ZESA Holdings plans to securitise $150 million it is owed by customers from $944 million and is engaged in discussion with banks, an official from the power utility has said.
Giving oral evidence before the Parliamentary Portifolio Committee on Mines and Energy, Zesa Holdings chief executive officer Josh Chifamba said the company would be securitising money it is owed by customers who are already on prepaid metres.
“Efforts are underway to discuss with banks to securitise this debt and we will take $150 million from the debtor’s book,” he said.
“We will take the arrangement to the bank. We are in the process to securitise the debt and negotiations with banks are at an advanced stage,” he said.
Securitisation is the financial practice of pooling various types of contractual debt such as residential mortgages, commercial mortgages, auto loans or credit card debt obligations.
Domestic customers owe the utility $322 million, followed by commercial customers ($314 million), mining and industrial ($208 million), farmers ($70 million) and public lightning ($29 million).
Chifamba said included in the domestic debt is $172 million that is being recovered through prepaid metres at a rate of 25% of the purchase amount.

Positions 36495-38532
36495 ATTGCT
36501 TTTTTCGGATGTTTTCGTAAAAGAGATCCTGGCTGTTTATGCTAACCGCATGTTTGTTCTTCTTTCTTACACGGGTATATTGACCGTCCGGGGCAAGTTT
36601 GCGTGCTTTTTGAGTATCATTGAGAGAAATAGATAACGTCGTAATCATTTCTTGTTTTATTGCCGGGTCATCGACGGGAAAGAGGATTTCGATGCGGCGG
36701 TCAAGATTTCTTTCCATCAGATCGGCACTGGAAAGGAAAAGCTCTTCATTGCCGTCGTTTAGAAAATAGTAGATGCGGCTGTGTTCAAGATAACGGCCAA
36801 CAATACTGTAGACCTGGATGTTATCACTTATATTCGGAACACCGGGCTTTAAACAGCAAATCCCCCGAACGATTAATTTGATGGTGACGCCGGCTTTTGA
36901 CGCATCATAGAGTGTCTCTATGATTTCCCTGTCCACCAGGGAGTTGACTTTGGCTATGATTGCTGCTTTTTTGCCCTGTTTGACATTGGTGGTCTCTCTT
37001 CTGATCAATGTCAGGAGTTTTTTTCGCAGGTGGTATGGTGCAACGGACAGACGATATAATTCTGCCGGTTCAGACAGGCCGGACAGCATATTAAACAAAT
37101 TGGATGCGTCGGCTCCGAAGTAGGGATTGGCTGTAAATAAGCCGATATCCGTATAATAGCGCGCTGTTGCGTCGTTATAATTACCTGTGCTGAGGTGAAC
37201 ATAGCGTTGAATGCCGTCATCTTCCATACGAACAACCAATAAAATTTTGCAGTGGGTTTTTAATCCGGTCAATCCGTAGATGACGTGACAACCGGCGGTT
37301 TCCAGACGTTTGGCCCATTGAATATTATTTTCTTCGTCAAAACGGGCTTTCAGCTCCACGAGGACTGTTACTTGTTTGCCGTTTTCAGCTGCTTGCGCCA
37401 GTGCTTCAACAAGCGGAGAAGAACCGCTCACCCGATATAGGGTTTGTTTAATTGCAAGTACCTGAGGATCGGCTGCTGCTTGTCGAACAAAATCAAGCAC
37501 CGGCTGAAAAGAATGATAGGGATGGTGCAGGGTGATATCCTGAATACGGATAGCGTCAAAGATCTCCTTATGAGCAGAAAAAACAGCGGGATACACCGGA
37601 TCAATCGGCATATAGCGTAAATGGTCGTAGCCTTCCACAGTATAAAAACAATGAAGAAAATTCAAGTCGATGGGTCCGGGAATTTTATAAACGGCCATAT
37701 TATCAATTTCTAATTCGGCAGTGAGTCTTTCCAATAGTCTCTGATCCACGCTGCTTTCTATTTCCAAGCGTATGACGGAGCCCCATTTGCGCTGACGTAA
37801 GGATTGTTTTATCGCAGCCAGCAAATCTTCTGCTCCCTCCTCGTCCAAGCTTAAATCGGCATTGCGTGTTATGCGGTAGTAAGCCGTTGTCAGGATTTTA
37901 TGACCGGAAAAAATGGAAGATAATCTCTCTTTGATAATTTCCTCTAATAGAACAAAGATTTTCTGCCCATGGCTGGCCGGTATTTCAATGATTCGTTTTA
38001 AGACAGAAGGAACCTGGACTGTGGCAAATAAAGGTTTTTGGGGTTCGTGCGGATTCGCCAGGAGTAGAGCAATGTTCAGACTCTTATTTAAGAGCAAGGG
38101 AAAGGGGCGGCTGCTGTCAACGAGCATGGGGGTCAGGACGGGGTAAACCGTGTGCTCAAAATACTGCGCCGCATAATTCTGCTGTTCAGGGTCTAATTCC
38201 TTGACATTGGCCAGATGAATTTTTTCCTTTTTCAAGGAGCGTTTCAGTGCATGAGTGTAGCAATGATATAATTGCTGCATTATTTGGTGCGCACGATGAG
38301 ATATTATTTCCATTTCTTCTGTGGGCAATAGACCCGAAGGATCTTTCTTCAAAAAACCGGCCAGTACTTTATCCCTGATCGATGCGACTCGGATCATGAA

“We have so far installed 429 000 prepaid metres countrywide which is 81% of the targeted 532 000 metres under phase 1,” he said.
Chifamba said the power utility was receiving payments from money owed by customers, but the money was still little as they take 25% of the total amount paid for prepaid electricity.
He said despite the government debt relief extended to customers in October last year, outstanding debt continues to rise.
Zesa Holdings boss said customers were failing to pay due to the prevailing economic challenges, low income levels, perceived high electricity tariffs and the negative attitude towards payment of electricity by most Zimbabweans.
He said the country was facing a 800 megawatt shortfall against a 2 100 megawatt capacity although it is getting 1 960 megawatts due to ageing equipment.
He said Hwange power station’s six units were operational, producing 700 megawatts.Chifamba said the power utility has managed to pay off its $40 million loan to Nampower and was left with fulfilling the power supply obligation for 10 months to meet part of the agreement.
He said the Harare, Munyati and Bulawayo thermal power stations were low-hanging fruits that could be tapped to realise profits for the power sector.